Pennsylvania Senate Odds
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I don’t think it’s a stretch to say that the Pennsylvania Senate race this year is the wildest Senate race in the US in a least a decade, and it’s honestly impossible to decide where to start with this.
Dr. Oz – who does not live in Pennsylvania and is actively registered to vote in New Jersey – is down, on average, 8% in the polls as the Republican nominee to keep this Republican held seat. Every poll has his favorables deeply underwater, with 55% in a recent Fox News poll having a negative opinion of the TV doc.
He is running against Lieutenant Governor and everyman Pennsylvanian John Fetterman, who is recovering from a stroke he suffered days before the May primary which held him off the campaign trail for nearly two months.
This campaign has featured a cameo from Jersey Shore star Snooki, a video from E Street Band member Steven Van Zandt, and a Fetterman digital strategy that has found every piece of evidence of Oz either claiming New Jersey or Los Angeles as his actual home.
The “Oz is actually from New Jersey” trolling has even extended to Fetterman having a Democratic Congressman from New Jersey nominate Oz to the New Jersey Hall Of Fame – and, of course, the Congressman in question is the Congressman who represents the address Oz is registered to vote at in New Jersey.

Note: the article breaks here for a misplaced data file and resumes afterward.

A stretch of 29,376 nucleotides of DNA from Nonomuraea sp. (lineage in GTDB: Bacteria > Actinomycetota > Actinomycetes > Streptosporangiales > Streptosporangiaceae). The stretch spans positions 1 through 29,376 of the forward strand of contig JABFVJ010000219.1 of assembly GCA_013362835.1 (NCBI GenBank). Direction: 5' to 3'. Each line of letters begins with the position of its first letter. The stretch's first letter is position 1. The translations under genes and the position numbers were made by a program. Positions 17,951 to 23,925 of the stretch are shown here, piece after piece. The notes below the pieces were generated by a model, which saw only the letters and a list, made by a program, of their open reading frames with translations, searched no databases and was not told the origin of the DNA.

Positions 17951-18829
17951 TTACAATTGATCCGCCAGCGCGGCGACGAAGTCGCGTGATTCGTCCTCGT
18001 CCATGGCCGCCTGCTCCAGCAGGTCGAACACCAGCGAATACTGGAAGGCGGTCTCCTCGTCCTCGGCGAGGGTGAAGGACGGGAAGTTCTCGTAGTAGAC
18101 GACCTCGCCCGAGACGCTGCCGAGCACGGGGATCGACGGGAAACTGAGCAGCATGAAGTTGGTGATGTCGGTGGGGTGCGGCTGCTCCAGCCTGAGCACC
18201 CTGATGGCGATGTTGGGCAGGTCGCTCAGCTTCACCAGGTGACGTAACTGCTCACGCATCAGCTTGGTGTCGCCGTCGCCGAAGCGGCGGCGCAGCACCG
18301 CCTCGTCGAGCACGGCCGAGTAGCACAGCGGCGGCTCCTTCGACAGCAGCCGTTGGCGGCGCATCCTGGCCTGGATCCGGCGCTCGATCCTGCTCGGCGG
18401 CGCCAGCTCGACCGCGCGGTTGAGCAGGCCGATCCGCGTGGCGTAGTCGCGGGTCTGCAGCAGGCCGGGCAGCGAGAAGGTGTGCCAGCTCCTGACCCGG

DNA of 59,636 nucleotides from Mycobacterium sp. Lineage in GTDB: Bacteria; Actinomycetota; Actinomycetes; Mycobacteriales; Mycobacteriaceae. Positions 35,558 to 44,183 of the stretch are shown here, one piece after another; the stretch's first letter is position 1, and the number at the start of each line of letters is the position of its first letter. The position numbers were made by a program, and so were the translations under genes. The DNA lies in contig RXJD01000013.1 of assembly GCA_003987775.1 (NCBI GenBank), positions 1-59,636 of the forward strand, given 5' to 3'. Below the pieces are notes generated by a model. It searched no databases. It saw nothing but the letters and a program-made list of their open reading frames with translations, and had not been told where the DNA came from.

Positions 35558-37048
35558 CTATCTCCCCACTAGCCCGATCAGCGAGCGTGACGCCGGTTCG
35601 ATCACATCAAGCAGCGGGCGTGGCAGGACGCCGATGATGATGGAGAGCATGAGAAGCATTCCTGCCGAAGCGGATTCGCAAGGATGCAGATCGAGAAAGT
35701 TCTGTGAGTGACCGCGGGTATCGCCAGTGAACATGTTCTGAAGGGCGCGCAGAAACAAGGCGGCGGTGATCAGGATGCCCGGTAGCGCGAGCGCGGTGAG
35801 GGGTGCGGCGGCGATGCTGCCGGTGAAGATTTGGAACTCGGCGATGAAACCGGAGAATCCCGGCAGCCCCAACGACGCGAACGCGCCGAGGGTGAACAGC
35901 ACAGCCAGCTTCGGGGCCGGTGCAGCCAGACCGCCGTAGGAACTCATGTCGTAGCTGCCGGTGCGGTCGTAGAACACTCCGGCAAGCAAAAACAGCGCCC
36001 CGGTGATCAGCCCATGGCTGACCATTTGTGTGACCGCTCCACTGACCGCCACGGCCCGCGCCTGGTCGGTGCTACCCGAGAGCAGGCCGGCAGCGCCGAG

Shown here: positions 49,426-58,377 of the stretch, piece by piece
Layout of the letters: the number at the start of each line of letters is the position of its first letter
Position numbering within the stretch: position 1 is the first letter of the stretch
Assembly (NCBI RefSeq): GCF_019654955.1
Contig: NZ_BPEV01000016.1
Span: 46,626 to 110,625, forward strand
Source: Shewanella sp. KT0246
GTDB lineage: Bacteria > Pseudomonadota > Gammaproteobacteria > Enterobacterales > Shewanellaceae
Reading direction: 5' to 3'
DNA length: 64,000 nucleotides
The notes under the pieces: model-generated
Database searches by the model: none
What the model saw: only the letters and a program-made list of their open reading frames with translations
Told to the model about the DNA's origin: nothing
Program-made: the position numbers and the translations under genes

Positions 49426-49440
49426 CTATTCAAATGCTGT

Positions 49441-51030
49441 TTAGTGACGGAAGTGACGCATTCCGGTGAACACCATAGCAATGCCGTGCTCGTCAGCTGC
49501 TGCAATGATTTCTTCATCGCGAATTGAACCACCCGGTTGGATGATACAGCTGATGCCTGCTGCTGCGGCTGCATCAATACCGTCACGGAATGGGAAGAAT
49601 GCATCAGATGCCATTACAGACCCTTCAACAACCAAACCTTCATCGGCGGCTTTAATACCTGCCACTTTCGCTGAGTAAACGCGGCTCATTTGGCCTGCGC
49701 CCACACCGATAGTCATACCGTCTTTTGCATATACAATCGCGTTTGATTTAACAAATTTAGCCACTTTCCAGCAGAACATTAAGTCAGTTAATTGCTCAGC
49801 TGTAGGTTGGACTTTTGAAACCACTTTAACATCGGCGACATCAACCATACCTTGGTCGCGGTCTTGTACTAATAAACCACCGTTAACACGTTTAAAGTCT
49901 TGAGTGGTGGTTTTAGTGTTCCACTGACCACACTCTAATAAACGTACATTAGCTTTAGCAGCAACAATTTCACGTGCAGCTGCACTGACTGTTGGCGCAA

The New Jersey of it all – and the North Jersey, in particular – has had the impact of knocking the Oz campaign off its game and off message, and it’s clearly working to some degree. Unlike a lot of neophyte political candidates who have low approval ratings, like Oz, do so because they have a high amount of undecideds. Right now, everyone knows who he is, and nobody’s buying what he’s selling.
What’s obvious at this point is that the 8% lead is too big – polls which have Democrats up big in the Midwest are an occupational hazard at this point, and a lot of the lead is because 2020 Trump voters are undecided after a nasty primary.
What is also obvious is that Republicans would not be giving quotes about having a path to a Senate majority without Pennsylvania if they weren’t in deep, deep trouble.
The problem for so many in the commentariat, and this includes yours truly, is that we collectively thought that Fetterman was a worse General Election candidate than Conor Lamb, who Fetterman demolished in the Democratic Primary.
That same sense of what is and isn’t electable is leading to a lot of “but is it enough?” teeth gnashing from Democrats, burned by 2016 and 2020. It’s an understandable reaction, but it’s not the correct one.
Republicans are terrified that they got stuck with Oz, whose political skills seem non-existent at this point, and Democrats have nominated a candidate who has beaten expectations before. Generally speaking, first time political candidates do not run stellar campaigns when the chips are down, and unlike many rookies, Oz is a national name that people already know and (mostly) dislike.
Oz isn’t dead by any means, but there’s been a willingness to give him all the benefit of the doubt to create exceedingly complicated paths to victory. He might win, but it’s really hard to make the case he’s anything close to favored right now.